What these other industries have and what real estate doesn’t are well-oiled marketing machines. They have a consistent message that deflects the heart attack in a box with a two-all-beef-patty jingle. Carmakers goose us with an idea of style that makes us figure that, hey, as long as the earth is melting, at least we’ll go out looking sporty. Local governments have mastered the art of beckoning residents to hurricane-prone, flood-worn and tornado-infested communities because they can — for better or worse — reach a place in the mind that triggers desire.

So if the American consumer is spooked by the media, what is real estate going to do about it?

Hey, let’s throw a party!

If you woke up the day after the NAR conference and read this headline, “30,000 Realtors whoop it up in Vegas while millions of Americans face housing ruin,” what would you think?

Or, if the writer spun the story of last week as “a massive gala in Sin City hosted by the National Association of Realtors where tens of thousands of real estate agents, blinking like Christmas trees, congregated in sybaritic suites and carelessly gambled away the profits from the recently ended real estate boom.”

Given the condition of the market, that’s exactly what last week could look like to the media. If such a story is written, we’d have only ourselves to blame for believing that what we say, write, put online, and do as representatives of this business goes unnoticed by the public.

Beating the media at its own game

I have a vivid recollection of post 9/11. The airline industry was decimated. Hotel rooms were collecting dust. Joke writers for Leno were glued to news. The country was handcuffed and afraid to go outside until first-term George Bush stepped up and told a frightened nation to get on with their lives, to fly planes, book hotels and get back to enjoying our American opportunities.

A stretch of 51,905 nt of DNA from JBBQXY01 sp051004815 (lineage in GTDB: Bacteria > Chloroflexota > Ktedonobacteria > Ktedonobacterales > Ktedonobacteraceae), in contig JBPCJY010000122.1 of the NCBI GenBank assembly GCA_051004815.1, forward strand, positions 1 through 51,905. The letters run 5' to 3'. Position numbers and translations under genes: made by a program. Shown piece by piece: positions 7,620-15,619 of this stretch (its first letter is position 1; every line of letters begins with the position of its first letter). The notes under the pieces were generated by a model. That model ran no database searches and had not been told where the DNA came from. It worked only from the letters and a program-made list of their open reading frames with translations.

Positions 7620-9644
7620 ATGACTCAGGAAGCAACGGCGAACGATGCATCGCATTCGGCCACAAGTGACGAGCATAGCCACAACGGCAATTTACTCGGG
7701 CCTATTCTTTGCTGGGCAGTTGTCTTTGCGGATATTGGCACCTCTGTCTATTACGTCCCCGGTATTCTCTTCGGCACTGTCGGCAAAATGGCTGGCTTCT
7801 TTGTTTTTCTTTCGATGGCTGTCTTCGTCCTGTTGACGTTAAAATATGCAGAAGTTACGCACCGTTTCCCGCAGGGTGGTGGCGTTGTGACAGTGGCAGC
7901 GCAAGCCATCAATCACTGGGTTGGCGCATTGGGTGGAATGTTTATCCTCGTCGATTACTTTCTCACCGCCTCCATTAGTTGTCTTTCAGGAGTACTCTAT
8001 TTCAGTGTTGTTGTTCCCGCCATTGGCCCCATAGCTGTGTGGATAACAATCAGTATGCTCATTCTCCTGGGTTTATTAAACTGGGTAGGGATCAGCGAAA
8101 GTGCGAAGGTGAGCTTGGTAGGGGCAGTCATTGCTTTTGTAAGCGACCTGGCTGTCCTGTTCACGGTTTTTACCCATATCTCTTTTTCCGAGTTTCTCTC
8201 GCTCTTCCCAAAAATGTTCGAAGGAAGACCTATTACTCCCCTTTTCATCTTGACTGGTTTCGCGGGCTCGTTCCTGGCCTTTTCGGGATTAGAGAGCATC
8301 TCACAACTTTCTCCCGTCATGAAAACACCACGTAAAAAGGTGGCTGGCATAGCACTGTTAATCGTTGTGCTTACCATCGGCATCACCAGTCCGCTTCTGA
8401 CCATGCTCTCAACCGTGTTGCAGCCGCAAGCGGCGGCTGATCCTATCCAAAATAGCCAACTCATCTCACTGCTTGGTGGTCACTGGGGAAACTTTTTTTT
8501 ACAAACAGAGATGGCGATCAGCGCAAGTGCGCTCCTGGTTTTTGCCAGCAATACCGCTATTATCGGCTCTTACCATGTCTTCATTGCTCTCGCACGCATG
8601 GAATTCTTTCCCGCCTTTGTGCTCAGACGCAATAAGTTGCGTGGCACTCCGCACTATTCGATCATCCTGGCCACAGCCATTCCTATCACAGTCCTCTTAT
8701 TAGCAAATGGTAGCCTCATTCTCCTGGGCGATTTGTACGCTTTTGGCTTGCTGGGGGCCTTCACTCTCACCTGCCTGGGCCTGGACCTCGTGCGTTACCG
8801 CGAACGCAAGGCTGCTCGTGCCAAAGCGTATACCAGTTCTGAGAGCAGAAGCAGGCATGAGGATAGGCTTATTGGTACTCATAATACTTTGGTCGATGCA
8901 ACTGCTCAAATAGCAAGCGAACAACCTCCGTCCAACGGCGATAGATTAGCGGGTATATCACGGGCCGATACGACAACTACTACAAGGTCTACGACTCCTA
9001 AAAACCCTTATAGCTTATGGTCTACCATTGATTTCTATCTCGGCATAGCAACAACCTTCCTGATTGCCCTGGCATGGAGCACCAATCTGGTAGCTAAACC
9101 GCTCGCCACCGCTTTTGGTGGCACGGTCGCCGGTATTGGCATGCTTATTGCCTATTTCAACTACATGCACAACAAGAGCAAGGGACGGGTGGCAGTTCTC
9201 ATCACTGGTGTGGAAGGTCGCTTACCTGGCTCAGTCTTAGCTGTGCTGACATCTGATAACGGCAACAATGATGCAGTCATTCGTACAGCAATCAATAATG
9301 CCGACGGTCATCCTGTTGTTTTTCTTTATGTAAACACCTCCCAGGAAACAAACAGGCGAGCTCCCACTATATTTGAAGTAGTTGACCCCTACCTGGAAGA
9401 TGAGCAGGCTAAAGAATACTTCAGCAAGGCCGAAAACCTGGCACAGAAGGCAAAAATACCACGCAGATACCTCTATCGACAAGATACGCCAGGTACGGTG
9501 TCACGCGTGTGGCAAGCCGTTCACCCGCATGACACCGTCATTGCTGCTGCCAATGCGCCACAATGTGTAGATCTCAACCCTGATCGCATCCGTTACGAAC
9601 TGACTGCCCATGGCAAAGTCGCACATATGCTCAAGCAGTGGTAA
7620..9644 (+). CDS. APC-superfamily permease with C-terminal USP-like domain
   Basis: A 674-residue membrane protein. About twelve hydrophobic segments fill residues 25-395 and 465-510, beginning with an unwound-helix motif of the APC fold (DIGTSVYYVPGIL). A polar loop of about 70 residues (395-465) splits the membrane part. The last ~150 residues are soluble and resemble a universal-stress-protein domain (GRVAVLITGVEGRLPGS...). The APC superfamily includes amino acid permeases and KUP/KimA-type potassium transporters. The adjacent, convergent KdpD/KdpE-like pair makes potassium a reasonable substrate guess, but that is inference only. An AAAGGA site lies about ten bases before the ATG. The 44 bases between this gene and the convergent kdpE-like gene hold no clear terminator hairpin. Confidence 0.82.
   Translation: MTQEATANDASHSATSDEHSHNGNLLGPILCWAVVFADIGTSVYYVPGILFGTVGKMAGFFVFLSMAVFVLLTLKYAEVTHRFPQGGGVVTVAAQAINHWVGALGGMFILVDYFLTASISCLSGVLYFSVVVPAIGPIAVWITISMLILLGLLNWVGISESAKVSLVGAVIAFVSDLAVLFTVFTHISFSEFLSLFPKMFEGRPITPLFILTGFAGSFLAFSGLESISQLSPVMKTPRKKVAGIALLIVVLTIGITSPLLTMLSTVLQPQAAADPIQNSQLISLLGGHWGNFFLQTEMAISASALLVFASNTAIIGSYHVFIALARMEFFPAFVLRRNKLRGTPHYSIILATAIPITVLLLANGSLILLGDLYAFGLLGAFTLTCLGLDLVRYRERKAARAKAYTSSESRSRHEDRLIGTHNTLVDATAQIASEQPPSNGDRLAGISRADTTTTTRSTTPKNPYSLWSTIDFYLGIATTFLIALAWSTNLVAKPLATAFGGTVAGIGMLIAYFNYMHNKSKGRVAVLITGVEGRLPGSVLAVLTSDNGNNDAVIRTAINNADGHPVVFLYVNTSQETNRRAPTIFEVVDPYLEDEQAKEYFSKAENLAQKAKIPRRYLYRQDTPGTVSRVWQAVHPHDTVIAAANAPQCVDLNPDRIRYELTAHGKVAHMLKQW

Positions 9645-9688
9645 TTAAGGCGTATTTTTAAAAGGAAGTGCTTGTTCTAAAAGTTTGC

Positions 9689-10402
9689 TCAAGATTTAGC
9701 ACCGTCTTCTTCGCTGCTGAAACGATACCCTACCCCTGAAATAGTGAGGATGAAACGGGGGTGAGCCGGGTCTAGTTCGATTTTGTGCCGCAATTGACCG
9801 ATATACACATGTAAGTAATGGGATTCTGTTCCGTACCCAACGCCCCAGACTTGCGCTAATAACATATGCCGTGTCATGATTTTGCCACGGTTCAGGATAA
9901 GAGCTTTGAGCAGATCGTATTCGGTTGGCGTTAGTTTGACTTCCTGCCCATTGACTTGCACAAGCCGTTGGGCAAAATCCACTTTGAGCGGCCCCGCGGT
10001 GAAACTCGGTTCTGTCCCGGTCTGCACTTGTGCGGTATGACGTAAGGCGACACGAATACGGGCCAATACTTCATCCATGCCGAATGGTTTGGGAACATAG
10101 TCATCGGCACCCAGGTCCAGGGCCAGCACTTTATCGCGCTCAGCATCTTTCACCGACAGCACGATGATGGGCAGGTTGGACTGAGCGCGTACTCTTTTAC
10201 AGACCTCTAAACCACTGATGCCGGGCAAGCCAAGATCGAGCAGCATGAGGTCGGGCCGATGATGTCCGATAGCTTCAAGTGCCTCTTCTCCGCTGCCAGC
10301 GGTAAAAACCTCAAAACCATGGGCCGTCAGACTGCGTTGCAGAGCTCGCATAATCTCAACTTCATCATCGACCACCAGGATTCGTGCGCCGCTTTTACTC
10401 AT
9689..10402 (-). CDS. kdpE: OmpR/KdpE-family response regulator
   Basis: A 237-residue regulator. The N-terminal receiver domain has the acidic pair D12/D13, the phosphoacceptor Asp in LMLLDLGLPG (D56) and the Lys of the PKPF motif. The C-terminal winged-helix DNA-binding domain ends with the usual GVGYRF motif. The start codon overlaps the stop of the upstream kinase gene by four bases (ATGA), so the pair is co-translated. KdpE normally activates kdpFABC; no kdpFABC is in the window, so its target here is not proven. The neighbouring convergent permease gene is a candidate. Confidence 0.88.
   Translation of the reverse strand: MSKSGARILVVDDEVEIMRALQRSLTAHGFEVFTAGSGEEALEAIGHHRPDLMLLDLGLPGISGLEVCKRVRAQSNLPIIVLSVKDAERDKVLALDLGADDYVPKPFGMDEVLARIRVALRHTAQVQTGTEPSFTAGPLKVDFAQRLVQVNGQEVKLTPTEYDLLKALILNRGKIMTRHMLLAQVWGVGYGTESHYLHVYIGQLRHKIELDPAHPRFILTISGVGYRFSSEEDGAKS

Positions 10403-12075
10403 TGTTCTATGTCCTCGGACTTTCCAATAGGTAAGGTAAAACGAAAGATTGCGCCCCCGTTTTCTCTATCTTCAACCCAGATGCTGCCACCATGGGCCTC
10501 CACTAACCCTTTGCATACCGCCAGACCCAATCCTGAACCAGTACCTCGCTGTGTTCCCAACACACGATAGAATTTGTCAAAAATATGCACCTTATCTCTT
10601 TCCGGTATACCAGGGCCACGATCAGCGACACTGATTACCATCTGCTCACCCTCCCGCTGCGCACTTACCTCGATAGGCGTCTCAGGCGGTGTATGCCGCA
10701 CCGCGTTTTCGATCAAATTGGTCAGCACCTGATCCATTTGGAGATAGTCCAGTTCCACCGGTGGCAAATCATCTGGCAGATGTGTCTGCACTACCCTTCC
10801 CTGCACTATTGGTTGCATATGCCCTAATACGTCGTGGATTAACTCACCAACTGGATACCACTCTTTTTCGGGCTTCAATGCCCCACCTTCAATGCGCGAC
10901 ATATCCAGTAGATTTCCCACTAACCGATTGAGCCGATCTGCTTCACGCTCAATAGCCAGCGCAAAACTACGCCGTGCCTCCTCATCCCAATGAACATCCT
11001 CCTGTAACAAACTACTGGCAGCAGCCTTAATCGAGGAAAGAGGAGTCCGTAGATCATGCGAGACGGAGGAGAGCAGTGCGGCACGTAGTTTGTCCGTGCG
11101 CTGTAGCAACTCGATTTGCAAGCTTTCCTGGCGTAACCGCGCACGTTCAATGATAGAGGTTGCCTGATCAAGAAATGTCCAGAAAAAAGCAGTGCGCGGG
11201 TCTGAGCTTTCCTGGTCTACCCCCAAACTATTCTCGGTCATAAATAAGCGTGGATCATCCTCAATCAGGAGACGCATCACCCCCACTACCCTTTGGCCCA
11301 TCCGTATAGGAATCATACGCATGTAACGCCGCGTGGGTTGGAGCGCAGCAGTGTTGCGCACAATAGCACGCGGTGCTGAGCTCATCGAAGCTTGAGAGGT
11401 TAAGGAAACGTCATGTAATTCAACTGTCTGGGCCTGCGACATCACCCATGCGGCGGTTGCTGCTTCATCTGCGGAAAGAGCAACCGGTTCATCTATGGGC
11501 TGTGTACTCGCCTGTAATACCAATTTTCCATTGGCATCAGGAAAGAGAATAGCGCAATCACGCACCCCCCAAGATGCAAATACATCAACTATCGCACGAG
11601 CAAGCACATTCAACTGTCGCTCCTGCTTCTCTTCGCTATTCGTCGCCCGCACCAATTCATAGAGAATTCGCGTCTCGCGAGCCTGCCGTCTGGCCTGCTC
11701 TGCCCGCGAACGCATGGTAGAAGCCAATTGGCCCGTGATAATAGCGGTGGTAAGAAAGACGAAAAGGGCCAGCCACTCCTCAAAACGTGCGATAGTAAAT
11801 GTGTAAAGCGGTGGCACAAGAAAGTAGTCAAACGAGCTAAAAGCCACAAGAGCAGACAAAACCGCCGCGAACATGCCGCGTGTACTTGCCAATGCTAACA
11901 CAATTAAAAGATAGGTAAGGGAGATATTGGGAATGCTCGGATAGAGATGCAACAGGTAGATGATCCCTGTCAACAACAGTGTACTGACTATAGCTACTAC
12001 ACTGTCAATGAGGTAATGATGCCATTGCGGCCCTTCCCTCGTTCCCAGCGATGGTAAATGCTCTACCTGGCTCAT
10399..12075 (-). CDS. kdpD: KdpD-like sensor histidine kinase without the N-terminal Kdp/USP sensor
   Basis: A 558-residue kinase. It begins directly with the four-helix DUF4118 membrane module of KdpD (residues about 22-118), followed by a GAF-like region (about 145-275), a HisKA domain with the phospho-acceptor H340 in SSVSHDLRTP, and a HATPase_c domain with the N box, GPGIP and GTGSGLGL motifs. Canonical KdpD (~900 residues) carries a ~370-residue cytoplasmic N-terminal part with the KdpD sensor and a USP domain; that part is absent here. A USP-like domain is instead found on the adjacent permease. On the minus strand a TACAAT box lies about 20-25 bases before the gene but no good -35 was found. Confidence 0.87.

That is what a leader does. A leader gives marching orders that stimulate positive action. This is precisely what is not happening in real estate and why the media coverage of the market is getting so much unwarranted attention.

Honestly, anyone can be a leader. Real estate is so local, that while it would be great if NAR stepped up to the plate with a more convincing message, people would be unlikely to heed it. But they do know who their local Realtors and brokers are, and they are looking to them for reassurance.

Want to beat the media at its own game? Be a leader in your market. There are a few out there. They are holding town hall meetings with their customers, as one broker friend of mine has, where honesty about the market is the order of the day. They are the agents who have decided to turn off their lapel lights and turn on their imaginations. They are the veterans partnering with younger agents to connect more authentically with a new generation of customers.

They are telling a story of opportunity that makes griping about the media seem silly. You can too.

Marc Davison is a founding partner of 1000watt Consulting. He can be reached at marc@1000wattconsulting.com